On May 31, 2010, in the early hours of the morning, Israeli Defense Forces boarded and occupied a flotilla of six vessels seventy-two nautical miles from the coast of Gaza. The flotilla carried food and other supplies to Gaza, which was under a naval blockade. During the incident, nine passengers were killed and several others wounded. In the aftermath, a key question that emerged was what body of law applied to the incident? Was it subject to human rights law, international humanitarian law, or some mix of the two?
This same question has been at the heart of ongoing debates over the counter-terrorism operations of the United States in the wake of September 11, 2001. There was relatively little discussion of the relationship between human rights law and humanitarian law in the U.S. government before the terrorist attacks on September 11, 2001, because the issue did not often arise. On those few occasions that it did arise, the government’s position was far from consistent. In 1970, the U.S. government supported U.N. General Assembly resolutions calling for compliance with human rights obligations during armed conflicts. In 1984, however, the United States made clear its view that the Convention Against Torture—a core human rights treaty—was inapplicable during armed conflict. The United States appeared to switch positions yet again when it adopted the International Covenant on Civil and Political Rights in 1992 without adding a similar disclaimer. [..]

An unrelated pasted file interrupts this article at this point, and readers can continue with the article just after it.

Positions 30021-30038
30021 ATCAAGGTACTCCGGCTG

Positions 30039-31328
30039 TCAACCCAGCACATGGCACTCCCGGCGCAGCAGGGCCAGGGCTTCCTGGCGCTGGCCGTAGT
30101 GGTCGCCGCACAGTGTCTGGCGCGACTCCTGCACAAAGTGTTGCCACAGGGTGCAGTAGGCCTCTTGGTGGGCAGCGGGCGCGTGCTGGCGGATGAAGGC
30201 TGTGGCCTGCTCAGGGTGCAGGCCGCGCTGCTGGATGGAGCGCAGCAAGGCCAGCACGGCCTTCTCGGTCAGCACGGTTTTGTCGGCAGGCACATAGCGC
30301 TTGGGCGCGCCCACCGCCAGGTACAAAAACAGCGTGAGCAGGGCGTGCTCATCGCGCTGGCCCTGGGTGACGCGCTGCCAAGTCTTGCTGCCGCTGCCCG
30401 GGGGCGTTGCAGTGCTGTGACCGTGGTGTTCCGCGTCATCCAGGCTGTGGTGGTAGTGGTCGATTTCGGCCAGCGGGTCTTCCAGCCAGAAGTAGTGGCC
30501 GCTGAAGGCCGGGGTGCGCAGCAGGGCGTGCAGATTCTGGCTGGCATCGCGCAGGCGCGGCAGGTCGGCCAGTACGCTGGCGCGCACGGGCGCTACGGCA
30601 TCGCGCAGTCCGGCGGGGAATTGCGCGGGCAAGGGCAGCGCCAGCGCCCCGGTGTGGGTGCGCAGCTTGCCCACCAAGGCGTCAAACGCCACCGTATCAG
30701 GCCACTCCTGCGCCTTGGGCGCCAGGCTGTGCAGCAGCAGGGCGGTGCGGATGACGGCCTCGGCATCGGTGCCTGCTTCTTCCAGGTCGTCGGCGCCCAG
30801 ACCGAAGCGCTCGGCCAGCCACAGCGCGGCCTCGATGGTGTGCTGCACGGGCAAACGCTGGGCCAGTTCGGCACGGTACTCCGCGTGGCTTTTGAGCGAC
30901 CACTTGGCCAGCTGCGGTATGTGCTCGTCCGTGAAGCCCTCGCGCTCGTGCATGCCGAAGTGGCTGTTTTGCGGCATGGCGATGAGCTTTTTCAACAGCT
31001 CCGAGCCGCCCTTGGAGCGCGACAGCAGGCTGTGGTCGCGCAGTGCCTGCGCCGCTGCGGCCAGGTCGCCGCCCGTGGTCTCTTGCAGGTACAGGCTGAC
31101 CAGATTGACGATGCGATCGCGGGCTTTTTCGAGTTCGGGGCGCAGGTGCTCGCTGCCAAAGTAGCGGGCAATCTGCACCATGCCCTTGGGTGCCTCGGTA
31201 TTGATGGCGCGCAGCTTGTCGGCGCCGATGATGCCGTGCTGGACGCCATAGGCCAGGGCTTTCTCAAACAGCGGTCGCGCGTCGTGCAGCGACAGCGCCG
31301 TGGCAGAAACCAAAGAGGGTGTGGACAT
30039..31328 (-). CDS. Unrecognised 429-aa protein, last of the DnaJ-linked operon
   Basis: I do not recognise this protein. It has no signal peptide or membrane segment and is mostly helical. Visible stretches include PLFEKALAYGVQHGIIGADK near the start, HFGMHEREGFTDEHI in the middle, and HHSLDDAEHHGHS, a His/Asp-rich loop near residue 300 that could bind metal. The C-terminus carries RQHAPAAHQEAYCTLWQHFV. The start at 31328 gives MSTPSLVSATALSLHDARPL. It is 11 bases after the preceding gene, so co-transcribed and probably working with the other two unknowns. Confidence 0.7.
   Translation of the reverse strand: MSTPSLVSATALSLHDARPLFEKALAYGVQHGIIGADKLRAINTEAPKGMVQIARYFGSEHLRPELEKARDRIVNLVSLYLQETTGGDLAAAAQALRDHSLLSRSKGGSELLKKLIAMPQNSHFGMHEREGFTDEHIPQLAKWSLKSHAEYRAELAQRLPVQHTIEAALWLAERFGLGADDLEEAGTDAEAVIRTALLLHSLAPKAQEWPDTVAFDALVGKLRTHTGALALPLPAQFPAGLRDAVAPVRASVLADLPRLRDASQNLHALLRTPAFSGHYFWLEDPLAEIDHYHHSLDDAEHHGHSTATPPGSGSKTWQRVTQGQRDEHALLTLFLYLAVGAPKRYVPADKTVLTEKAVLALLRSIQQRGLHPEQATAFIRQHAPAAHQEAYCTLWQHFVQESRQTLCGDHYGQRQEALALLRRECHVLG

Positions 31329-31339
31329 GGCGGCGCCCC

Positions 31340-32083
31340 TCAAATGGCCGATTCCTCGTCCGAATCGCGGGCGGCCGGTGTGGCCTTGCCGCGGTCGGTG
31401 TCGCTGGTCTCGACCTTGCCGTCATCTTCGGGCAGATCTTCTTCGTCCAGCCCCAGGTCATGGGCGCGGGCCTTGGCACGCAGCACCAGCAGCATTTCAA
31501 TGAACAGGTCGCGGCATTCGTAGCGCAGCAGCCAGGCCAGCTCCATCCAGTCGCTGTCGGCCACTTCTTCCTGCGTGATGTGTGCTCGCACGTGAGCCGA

Rebecca Crootof, Which Law Governs During Armed Conflict? The Relationship Between International Humanitarian Law and Human Rights Law, 96 Minn. L. Rev. 1883 (2012) (with Oona A. Hathaway et al.).